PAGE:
|To: combjelly who wrote (2533)||1/9/2008 4:33:27 PM|
|From: inex||Read Replies (2) | Respond to of 2581|
It seems as though the same type of irrational selling that occurred in 2002 is also occurring now. Many people following this stock fail to realize that, while it would be nice to have processors that perform on par with Intel's offerings, as the FAB 38 conversion continues and AMD's ability to increase market share grows, AMD has an opportunity to pump out chips and drive incremental revenue by capturing chipset and graphics sales. Prior to this, AMD had to cover all expenses with CPU sales. They were constantly trying to tip the balance between market share and profitability. Now, AMD can use its CPU sales to broaden the market for its chipset and graphics chip sales. In the past, trying to capture market share from Intel with a price war usually hurt AMD's bottom line more than Intel's. Now, with the benefit of chipset and graphics chip revenue virtually tied to each CPU sale, AMD has the ability to soften the effects of a price war. Going from 20% marketshare to 33% marketshare increases AMD's marketshare for chipsets by over 60%. It's a little more difficult to determine how this would effect discrete graphics, but, it certainly would effect sales in a positive way. The nicest part about all of this is that none of this market includes Intel as a competitor. Sure, one can say that NVidia is a worthy competitor, but, NVidia is no Intel.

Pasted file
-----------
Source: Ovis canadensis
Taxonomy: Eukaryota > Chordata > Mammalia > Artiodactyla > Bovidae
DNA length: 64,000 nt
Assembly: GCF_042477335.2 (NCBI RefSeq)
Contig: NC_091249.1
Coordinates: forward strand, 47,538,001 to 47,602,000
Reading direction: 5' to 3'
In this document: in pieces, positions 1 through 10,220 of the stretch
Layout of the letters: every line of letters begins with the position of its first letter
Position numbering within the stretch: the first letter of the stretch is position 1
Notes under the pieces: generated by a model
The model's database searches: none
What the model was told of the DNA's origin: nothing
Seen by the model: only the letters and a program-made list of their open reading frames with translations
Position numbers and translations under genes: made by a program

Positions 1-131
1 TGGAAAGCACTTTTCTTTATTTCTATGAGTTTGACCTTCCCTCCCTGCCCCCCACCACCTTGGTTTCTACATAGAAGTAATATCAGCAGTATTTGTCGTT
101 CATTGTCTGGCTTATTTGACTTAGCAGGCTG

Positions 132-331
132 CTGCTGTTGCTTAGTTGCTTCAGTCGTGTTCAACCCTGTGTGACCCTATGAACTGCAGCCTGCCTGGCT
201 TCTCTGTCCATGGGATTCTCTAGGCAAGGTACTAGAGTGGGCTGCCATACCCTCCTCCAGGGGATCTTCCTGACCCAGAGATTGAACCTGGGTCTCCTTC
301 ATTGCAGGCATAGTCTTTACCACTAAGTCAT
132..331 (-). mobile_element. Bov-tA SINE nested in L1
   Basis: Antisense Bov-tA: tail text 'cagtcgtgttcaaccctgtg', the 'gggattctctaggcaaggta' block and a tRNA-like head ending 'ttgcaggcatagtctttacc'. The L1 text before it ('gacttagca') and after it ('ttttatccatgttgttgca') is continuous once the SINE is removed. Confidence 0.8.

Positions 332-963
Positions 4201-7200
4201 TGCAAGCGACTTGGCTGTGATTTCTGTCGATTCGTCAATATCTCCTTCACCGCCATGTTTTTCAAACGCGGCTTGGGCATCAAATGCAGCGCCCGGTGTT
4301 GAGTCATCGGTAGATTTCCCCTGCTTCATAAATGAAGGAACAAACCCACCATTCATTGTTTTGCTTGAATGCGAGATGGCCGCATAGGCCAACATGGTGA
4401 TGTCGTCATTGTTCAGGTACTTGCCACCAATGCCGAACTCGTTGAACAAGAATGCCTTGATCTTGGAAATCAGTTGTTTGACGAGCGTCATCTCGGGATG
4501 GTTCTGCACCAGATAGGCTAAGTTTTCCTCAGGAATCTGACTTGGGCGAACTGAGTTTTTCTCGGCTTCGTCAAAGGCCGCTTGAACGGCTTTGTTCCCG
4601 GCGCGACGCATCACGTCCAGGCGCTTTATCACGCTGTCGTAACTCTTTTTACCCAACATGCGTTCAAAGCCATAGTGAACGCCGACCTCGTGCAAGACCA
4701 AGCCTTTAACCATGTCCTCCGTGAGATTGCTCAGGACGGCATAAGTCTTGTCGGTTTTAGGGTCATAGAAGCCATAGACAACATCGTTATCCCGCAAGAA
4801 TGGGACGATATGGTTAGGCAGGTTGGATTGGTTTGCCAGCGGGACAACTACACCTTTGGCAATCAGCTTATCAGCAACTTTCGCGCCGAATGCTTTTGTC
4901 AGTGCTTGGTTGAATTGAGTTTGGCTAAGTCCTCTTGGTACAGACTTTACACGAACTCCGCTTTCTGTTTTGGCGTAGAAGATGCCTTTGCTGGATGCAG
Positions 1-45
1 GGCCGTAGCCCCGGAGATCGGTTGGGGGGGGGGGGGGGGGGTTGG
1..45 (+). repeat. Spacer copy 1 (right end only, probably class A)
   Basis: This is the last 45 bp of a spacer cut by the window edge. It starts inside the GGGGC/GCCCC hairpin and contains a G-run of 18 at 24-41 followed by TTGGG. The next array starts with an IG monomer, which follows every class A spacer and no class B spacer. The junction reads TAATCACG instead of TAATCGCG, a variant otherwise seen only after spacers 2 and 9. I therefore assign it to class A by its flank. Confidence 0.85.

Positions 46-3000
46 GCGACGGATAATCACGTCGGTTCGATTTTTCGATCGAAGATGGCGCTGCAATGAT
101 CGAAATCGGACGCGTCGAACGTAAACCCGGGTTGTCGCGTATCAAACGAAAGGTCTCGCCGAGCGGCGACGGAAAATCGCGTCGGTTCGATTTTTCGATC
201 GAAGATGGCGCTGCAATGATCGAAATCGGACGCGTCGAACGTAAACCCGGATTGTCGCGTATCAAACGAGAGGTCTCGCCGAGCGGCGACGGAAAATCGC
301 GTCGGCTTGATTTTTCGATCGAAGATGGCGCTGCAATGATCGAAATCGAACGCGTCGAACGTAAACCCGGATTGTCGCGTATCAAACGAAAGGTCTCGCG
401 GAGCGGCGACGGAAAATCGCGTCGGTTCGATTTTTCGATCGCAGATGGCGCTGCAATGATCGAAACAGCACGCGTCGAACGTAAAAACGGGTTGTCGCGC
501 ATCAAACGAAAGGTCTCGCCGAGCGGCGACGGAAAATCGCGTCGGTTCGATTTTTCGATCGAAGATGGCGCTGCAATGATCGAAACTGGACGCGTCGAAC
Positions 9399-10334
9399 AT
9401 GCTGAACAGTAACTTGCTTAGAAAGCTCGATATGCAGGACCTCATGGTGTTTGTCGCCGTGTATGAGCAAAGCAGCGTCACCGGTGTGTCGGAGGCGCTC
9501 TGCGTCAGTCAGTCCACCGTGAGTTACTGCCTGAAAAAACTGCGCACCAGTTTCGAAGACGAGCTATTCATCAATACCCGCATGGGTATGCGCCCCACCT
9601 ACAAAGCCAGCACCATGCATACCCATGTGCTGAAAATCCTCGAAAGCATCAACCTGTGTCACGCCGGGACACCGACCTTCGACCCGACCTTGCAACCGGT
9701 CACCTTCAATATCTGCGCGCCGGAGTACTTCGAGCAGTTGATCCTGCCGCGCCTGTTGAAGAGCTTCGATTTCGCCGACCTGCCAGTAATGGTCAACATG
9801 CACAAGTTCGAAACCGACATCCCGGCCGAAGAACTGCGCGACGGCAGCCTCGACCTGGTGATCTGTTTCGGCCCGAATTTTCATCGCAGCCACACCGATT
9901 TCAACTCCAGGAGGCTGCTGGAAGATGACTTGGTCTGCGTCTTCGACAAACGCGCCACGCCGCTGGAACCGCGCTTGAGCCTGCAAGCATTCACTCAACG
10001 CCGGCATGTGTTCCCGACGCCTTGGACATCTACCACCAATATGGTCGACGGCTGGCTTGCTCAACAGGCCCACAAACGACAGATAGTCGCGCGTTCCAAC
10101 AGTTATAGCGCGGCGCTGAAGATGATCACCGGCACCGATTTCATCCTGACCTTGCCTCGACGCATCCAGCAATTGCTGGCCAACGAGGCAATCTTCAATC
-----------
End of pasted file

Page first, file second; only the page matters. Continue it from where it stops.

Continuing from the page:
All of this breaks down to the following... If AMD sells a CPU for $50 to try to capture market share from Intel, then, they sell a chipset for $35 and possibly a descrete graphics card for $100, the net profit from the sale of all three is more than the net profit from only selling a CPU for $100. This is why the ATI investment was a good one. It finally allows AMD to go after marketshare without giving up on the notion of profitability...